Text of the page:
Community Conversations: Our Community Response

After unveiling our bold community impact goals we’ve set for 2025, United Way of Story County (UWSC) hosted a community conversation, a place to share our goals with our community and learn about the wins and challenges faced in our focus areas of health, education, and financial stability. Over the next few months, we plan to spotlight how our partner agencies rose to the occasion to combat the challenges they faced through a difficult year and how resilience and dedication allowed for great strides in providing for individuals and families.

UWSC heard from agencies all across the county who responded nimbly and creatively to the unique issues posed by the pandemic. Red tape was cut through and processes changed to enable online and/or socially-distanced programming, telehealth, and so much more, sometimes in just a few weeks! Better yet, some of these new processes improved upon what we did before. Keep reading for examples from just a handful of our partners.

Primary Health Care moved to tele-health right at the start of the pandemic, making this switch in 3-4 weeks for those “at risk or afraid to leave their homes” (Marissa Conrad, Director of Marketing and Communications). Primary Health Care forged forward with opening their dental clinic during the pandemic and have already been able to serve over 500 clients.

Primary Health Care Dental Clinic

Eyerly Ball also moved to tele-health. This not only had health advantages for patients and staff, but also helped with staff availability and retention – big challenges in the mental health care field. Flexibility (in terms of hours worked, location, etc.) was key, according to director Cynthia Steidl-Bishop.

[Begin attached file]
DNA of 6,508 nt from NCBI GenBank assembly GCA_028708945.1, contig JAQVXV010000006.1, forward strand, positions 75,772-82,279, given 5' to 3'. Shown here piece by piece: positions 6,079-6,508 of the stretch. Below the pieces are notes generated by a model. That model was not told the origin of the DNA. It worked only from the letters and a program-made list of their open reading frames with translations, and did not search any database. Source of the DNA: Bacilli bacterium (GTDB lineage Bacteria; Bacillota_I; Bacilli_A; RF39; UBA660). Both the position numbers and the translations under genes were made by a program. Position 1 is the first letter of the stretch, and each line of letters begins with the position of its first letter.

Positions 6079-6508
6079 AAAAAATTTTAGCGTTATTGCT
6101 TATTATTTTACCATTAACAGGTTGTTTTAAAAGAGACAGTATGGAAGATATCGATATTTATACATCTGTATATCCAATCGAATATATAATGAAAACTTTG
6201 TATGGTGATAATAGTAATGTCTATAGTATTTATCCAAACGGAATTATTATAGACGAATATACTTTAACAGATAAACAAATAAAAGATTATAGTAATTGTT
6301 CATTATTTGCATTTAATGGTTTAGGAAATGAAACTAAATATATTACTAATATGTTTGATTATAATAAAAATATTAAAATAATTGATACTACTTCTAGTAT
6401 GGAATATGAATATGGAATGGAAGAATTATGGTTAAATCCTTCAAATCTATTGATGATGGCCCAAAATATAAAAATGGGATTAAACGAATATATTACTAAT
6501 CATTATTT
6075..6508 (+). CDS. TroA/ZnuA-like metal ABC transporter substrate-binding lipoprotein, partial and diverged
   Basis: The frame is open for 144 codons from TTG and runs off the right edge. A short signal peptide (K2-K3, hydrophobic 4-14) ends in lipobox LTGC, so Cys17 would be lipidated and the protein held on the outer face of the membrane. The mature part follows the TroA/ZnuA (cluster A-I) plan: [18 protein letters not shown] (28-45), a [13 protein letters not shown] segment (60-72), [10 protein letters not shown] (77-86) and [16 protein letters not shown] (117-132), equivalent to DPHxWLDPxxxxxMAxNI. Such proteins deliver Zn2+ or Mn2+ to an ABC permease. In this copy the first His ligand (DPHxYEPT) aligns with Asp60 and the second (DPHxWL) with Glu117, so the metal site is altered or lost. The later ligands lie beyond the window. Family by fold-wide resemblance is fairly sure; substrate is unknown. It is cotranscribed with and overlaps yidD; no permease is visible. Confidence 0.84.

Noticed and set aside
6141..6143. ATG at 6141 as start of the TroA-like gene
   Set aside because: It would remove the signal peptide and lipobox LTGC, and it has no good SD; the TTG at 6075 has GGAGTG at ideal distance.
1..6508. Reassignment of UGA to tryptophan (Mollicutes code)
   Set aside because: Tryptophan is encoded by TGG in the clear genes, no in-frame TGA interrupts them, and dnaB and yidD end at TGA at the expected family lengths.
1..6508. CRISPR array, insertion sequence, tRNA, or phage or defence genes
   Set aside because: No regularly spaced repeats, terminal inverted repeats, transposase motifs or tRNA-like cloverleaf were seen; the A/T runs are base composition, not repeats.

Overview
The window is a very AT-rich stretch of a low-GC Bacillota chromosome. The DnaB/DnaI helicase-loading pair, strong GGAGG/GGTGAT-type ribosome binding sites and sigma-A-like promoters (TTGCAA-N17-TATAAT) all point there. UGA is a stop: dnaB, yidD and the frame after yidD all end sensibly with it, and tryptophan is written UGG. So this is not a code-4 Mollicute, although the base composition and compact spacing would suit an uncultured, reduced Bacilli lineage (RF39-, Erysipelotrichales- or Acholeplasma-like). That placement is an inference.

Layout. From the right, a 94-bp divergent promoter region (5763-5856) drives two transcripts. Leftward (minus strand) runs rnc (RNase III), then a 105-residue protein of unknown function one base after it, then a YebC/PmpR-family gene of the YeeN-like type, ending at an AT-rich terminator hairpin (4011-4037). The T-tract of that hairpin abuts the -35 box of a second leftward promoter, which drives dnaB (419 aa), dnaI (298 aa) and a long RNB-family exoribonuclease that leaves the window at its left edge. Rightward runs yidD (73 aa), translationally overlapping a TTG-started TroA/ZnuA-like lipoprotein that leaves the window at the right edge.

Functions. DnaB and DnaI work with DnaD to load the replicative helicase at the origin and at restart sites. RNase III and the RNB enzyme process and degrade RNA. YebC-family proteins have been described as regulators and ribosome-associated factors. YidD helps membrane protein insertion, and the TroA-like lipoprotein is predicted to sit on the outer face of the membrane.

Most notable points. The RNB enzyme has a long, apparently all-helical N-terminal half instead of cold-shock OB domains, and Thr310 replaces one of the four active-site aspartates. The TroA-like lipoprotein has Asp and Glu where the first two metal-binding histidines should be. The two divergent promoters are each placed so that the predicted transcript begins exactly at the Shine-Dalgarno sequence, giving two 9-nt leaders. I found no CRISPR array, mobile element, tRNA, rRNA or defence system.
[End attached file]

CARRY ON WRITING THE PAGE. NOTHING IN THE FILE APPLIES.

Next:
Camp Fire Heart of Iowa was able to pivot and provide an“SOS learning program” (Students Out of School). They provided supervision for virtual learning, ensuring children could socially distance. This was an important resource for parents who had to work. In addition, Camp Fire was able to hire a literacy specialist who helped implement a comprehensive literacy program. This had been in the works pre-pandemic but got rolled out during the pandemic.

Boys & Girls Clubs of Story County provided a day club for children receiving online school instruction. While numbers served were lower due to the pandemic’s constraints, the Club’s offerings ensured social-emotional supports were available for children and also provided academic supports when these were needed most.

Raising Readers in Story County started a new parenting program designed for a virtual setting. Called “STARS”, this innovative program served 14 families in FY20-21 alone, with 100% reporting they read the recommended amount per day to their children!

Meal providers, like many school districts and our partner Heartland Senior Services (HSS), responded nimbly to the increases in need and to new, socially-distanced forms of food delivery (like grab-and-go meals). For example, he number of participants in HSS’ Meals on Wheels program increased by 14%,  from FY20 to FY21. New collaborative efforts also sprouted up alongside these new delivery methods with Story County Reads (UWSC’s education initiative) providing books at multiple food distribution sites.

Meals on Wheels

The innovation of our partners this past year would be impressive in any normal circumstance, but under the pressure of the pandemic, these bright spots truly show the commitment of our community to ensure that everyone has access to what they need to thrive. Not only did our partners adapt and flex their programs to fit new challenges, but the pandemic also brought about entirely new partnerships. Look for our article next month to learn more about new collaborations, strengthened partnerships, and record-setting programs.